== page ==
As the year comes to a close, a lot of us are thinking back on the year that was… but are have you bothered to consider your 2017 passwords?
A good password will keep your online accounts safe, from your bank account to your Amazon account. But even though we know we should create secure passwords, a lot of us don’t. Complex, unique passwords can be a nuisance to remember (especially since security experts recommend using a different password for every site), and it’s easier to skip the headache and go with something simple.
However, SplashData’s list of the worst passwords of 2017 — which was compiled from more than five million passwords which were hacked this year —suggests plenty of people aren’t making much effort to create secure passwords. The top five passwords don’t vary much from year to year… which means people keep using the same predictable passwords, which make it easy for anyone to get into their accounts. Here are this year’s top 25 passwords:
Even if you aren’t a security pro, you can probably see a problem here. Four of those passwords are simply a straight row of characters across the keyboard (presumably to whatever number of characters a particular password requires). And they aren’t the only patterns on the list: “qazwsx” and “1qaz2wsx,” made up of the first two columns of letters on your keyboard, but such a simple pattern is still easy for a hacker to guess. Then there’s the perennial “password,” which is certainly easy to remember — but it’s also the first password any hacker will try. Variations on this basic password are also inevitably on the worst passwords list: “passw0rd” and “password1” may be a little more complicated than the simple “password,” but they aren’t much better. If “password” is a hacker’s first guess, these two will be the second and third.
Even worse, “123456” and “password” have made the top two spots on the worst passwords list for five years in a row. That implies that not only are these lousy passwords getting used, but they keep getting used.
New to the list this year was “starwars,” debuting in the #16 slot. And while it’s a bit better than “password,” setting your password to the name of the biggest movie of the year still isn’t very secure.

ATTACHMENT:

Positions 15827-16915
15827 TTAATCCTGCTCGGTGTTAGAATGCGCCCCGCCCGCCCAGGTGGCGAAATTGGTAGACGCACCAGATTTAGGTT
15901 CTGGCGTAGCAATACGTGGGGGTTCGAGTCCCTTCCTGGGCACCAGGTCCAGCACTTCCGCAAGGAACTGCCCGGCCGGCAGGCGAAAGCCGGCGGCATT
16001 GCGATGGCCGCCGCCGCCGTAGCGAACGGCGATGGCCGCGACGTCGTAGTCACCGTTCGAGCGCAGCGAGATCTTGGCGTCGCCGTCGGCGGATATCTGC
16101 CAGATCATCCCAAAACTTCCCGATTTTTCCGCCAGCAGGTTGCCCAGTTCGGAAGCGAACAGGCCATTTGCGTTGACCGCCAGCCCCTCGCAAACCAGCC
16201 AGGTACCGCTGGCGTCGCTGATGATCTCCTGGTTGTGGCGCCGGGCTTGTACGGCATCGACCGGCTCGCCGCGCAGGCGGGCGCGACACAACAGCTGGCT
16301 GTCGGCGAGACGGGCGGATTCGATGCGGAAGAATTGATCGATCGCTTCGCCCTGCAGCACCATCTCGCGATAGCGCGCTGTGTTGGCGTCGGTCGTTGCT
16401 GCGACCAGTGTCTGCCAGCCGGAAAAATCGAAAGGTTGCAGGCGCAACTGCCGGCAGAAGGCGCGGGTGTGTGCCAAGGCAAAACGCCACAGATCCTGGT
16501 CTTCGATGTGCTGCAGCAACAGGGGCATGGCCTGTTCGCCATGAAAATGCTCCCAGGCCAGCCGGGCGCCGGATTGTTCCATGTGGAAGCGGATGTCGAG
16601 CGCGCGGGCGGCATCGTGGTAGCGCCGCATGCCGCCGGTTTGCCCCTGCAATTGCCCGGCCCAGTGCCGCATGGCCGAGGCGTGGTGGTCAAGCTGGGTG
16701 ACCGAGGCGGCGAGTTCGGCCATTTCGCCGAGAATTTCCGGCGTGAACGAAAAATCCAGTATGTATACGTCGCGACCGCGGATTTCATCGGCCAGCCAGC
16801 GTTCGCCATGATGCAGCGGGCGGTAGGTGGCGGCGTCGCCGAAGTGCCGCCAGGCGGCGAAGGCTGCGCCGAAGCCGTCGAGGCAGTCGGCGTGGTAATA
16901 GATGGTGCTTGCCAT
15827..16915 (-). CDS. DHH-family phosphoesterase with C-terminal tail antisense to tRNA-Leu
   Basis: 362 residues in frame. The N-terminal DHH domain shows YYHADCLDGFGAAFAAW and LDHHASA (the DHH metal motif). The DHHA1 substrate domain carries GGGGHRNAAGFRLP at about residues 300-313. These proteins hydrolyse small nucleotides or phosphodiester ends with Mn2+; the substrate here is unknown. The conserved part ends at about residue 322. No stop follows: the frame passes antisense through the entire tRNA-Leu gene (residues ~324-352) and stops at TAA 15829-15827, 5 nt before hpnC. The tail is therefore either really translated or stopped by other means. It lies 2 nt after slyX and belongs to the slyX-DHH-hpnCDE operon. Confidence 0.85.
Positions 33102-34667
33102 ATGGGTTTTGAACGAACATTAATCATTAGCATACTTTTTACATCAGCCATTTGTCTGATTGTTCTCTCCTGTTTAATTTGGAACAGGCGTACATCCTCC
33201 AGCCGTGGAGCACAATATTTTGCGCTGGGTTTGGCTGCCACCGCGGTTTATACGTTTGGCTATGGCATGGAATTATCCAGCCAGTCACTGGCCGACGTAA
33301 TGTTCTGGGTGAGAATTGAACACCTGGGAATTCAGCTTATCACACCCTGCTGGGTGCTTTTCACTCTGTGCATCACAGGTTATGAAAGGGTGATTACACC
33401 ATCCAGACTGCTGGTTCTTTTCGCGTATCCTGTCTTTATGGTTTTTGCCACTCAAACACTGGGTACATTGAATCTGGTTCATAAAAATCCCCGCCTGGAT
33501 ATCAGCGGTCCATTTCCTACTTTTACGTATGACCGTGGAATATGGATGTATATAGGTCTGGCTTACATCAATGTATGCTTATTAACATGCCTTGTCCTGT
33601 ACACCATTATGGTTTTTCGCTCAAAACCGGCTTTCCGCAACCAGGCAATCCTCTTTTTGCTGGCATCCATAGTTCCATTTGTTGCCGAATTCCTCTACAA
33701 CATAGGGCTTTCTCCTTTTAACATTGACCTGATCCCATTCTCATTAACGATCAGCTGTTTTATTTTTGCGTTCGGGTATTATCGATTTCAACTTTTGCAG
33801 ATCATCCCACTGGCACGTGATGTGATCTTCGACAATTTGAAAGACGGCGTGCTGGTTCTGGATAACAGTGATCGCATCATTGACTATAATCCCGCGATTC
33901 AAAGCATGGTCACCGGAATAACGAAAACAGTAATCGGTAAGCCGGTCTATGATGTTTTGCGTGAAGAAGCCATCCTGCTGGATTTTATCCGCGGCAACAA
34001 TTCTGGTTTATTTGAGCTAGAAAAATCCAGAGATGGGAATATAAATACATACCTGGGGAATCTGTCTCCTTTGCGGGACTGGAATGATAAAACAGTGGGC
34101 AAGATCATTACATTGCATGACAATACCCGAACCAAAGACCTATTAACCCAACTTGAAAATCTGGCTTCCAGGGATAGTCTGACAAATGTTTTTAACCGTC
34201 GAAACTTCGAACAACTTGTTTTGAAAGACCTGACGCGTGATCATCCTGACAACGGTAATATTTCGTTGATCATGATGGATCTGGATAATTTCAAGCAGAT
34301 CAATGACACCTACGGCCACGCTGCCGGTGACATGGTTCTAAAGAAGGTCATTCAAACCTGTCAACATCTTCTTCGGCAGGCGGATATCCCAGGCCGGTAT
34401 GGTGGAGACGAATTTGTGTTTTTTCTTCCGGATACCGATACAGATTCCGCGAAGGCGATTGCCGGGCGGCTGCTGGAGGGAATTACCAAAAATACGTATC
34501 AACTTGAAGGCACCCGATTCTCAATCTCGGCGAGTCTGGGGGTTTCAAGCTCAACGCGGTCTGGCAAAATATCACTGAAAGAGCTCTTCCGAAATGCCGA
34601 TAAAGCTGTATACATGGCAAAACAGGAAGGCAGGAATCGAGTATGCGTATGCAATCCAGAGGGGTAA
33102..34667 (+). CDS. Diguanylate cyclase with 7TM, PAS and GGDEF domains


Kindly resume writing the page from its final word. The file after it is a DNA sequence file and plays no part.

So how can you keep your online accounts — and thus your personal information — safe? The first step is reviewing SplashData’s 100 worst passwords of the year and making sure you aren’t using any of them. If you are, you should log on and change them immediately. Then make sure you’re creating a strong password. A good password needs to:
- Have least 8 characters.
- Include capital letters, numbers, and ASCII characters.
- Not follow any pattern, like “123456” or “121212.”
- Not use a dictionary word, common phrase, a movie name or anything similar. (Sorry, Star Wars fans, but you shouldn’t express your enthusiasm in your password.)
- Not include your name or significant dates, like your birthday or anniversary. Names are a common feature on the worst password list, and using this kind of personal information makes your password very easy to guess.
- Never be used across multiple sites, which means that when one site is hacked, all of your passwords are compromised.
If sites support it, you should also use two-factor authentication, which requires both a password and a randomly generated code, which is typically displayed in an app or texted to you whenever you log on. Even if a hacker has your password, they won’t have that random code and therefore won’t be able to get into your account. While not every site offers two-factor authentication, most sites containing sensitive personal information will, including most banking sites. If you aren’t sure whether your favorite website supports two-factor authentication, search the Two Factor Auth List to find out.
Now the next question: how can you remember all of these unique, complicated passwords? We recommend that everyone use a password manager. These secure apps will store your passwords — though you have to remember to add them, first — and require a login to access them. Many are apps that run on your phone, but you’ll also find PC and web-based password managers. Most browsers have built-in password managers, too, which let you log into your favorite sites without typing a thing.
So why not make a New Year’s resolution to improve your passwords? Using good passwords isn’t as hard as you think — and it will help you avoid the headache of hacks throughout 2018.
From Jericho on December 27, 2017 :: 10:20 am
But are you have bothered to..
But you have bothered to..